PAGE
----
A recent EKG came back with some “differences”. There was “evidence of a prior ischemic incident”, and a “T-wave inversion”. My PCP told me I needed to see a cardiologist. This was particularly worrisome, because my father had a history of heart disease, beginning at age 53. I am 59. So, continuing to be the ever compliant patient that I am, I made the appointment. I had a week to wait, so of course, I did what I do. I checked out the WebMD, Mayo Clinic and other cardiac clinic websites in order to better understand the terms I was given. By the time I was finished, I was convinced that I had a blockage, and would either need bypass surgery or at least an angioplasty in order to clear it.
Today I had my appointment. We drove the two hours, into the city, arriving right on time. I walked into the clinic, and the receptionist, standing, said, “Are you Sarah”? I said that I was, and she handed me the requisite forms, interrupting me several times with additional questions. She took me into the exam room, where my husband had been waiting, and looked at my chart via her computer. She confirmed my current medications, took my blood pressure, etc. Taking my completed forms with her, she said she “would find” the cardiologist. After a few minutes, she re-entered the room, indicating that he had requested another EKG to compare with the record he had received from my PCP. The simple procedure took only a few minutes. I watched as the waves were printed on the page, looking for a similarity to the ones I had seen before, but it was hard to identify just what I was seeing.
She left, EKG recording in hand, and within a couple of minutes, the cardiologist knocked on the door. He entered the room, and introduced himself with a big smile and firm handshake. He went over the questionnaire I had filled out, asking questions about my lifestyle, diet, and symptoms (of which I had few, if any). He did a brief physical exam. Sitting on the chairs across from his desk, he told us that the results from both of the EKG’s were “non-specific”. I wasn’t sure what this meant. Did it mean I would need additional tests/procedures in order to clarify what was happening? He went over recent blood test results, and told me that although some of the results were a bit high, he was not concerned with them.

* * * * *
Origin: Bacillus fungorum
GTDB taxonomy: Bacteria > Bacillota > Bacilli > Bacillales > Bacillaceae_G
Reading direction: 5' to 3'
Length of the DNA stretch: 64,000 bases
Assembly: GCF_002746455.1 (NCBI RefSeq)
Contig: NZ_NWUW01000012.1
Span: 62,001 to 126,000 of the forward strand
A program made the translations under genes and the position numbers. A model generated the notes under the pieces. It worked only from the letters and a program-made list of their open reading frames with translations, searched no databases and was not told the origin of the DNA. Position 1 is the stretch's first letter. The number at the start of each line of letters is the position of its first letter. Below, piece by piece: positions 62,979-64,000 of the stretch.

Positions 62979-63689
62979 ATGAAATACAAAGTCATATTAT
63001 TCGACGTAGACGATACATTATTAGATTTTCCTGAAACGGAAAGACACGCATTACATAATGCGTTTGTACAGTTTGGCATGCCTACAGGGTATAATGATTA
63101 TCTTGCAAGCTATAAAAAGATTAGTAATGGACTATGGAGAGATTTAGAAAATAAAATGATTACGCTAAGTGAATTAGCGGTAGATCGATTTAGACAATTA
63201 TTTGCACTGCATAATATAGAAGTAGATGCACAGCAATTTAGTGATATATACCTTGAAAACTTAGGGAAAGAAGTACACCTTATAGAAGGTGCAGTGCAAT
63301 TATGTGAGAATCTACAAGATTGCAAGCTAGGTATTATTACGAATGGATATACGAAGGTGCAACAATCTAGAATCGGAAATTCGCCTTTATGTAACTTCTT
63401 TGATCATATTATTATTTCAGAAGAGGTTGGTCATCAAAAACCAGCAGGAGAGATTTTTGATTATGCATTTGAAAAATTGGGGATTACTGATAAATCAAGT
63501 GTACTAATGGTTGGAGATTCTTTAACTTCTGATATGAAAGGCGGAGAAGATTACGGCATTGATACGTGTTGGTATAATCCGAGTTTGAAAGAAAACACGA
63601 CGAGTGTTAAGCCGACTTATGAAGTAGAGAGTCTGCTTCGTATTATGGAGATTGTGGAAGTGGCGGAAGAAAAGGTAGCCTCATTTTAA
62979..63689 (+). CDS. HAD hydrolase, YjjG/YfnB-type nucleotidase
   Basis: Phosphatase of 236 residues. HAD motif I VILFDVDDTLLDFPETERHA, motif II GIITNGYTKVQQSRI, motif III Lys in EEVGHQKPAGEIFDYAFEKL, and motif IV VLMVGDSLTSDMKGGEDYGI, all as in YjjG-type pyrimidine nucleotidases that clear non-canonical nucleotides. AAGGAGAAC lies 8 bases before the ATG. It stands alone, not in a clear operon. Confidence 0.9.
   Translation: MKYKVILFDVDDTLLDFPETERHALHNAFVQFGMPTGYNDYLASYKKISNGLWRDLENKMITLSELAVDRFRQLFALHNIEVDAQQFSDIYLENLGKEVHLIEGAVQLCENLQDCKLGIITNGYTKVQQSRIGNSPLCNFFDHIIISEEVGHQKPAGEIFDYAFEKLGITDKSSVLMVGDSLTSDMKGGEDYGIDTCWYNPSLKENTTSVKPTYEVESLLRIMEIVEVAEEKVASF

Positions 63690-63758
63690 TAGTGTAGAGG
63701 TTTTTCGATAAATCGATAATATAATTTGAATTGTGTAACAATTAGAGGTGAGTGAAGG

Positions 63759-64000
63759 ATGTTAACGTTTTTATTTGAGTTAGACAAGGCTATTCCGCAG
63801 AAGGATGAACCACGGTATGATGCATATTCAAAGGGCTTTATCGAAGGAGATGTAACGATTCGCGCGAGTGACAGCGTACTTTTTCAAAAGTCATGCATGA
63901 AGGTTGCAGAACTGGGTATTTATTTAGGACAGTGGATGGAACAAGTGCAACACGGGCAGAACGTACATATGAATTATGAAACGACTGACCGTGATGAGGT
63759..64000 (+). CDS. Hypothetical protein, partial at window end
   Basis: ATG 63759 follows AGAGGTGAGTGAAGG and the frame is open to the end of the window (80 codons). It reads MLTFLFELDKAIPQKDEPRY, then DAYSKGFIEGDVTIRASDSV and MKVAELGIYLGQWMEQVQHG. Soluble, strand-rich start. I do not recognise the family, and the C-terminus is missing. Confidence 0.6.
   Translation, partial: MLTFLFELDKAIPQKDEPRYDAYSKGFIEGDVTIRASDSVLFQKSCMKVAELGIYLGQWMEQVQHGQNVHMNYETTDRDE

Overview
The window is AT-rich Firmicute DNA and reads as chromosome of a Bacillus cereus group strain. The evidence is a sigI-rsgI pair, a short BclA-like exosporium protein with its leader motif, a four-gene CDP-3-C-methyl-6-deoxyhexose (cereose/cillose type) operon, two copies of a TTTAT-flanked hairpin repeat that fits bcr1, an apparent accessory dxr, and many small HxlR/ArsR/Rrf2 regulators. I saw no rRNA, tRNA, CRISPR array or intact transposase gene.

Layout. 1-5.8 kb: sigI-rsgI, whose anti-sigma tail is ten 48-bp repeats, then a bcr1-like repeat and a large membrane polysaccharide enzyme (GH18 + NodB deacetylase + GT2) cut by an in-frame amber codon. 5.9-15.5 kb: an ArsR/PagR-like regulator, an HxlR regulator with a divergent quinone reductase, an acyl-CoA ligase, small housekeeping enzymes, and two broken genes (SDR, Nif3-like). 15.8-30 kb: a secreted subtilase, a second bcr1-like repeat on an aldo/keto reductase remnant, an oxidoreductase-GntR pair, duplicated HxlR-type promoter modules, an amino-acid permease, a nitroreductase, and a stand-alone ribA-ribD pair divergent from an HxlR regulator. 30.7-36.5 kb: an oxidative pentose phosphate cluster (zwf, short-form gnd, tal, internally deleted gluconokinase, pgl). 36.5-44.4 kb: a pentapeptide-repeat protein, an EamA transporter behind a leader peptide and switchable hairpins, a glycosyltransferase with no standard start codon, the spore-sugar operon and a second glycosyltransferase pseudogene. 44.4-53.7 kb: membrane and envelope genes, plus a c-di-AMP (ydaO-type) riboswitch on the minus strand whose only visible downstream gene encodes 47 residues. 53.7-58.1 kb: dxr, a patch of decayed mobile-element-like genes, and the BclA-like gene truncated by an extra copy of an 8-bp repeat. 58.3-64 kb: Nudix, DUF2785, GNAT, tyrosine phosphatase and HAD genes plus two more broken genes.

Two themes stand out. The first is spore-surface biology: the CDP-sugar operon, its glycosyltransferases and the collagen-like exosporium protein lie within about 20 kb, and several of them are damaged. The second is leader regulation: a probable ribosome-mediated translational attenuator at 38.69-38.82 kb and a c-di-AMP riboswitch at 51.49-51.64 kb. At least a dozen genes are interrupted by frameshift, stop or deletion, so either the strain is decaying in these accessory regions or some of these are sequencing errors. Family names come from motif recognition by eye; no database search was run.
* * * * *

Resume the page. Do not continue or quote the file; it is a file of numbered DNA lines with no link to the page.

He wheeled his chair closer to us, as his eyes focused on mine. “You know”, he said, “sometimes words are used that can be alarming, and they can be computer generated”. He continued, “To be honest, I don’t see anything that worries me one bit”. This was the first time such an appointment ended with good news in a very long time. My heart raced (not really, but it felt like it), and I felt like hugging him. He said that as long as I continue a healthy lifestyle and keep an eye on the borderline values we had discussed, there was nothing to worry about. He said he would write to my PCP and let her know that all was well.
What he also said, perhaps most importantly, is that when one makes a diagnosis of heart disease, or decides to schedule additional procedures, it is important to look at more than numbers and charts. It is critical to look at the patient, and whether s/he is in good health. The way a patient looks is more telling than even repeated and compared values from various tests. He told me that unless I felt poorly, had chest pain, became out of breath or faint, etc., that I had nothing to be concerned about. However, if such symptoms should occur, he would be more than happy to see me again.
I have decided to use today’s experience as a new start. While I have had several unexpected, even catastrophic health issues, I am generally a healthy woman. No longer will I begin to worry about potentially serious illness unless I have a concrete reason to do so. Today I received great news. Every sign has revealed that my heart is healthy. I will continue to do my best to exercise daily when I am able, eat only as much healthy food as I need for nourishment, and take time to read, meditate or just relax in order to reduce stress. Today was a great day. I want to remember that sometimes the news can be good. And I want to celebrate every day with energy and a positive attitude. Here’s a toast to my healthy heart!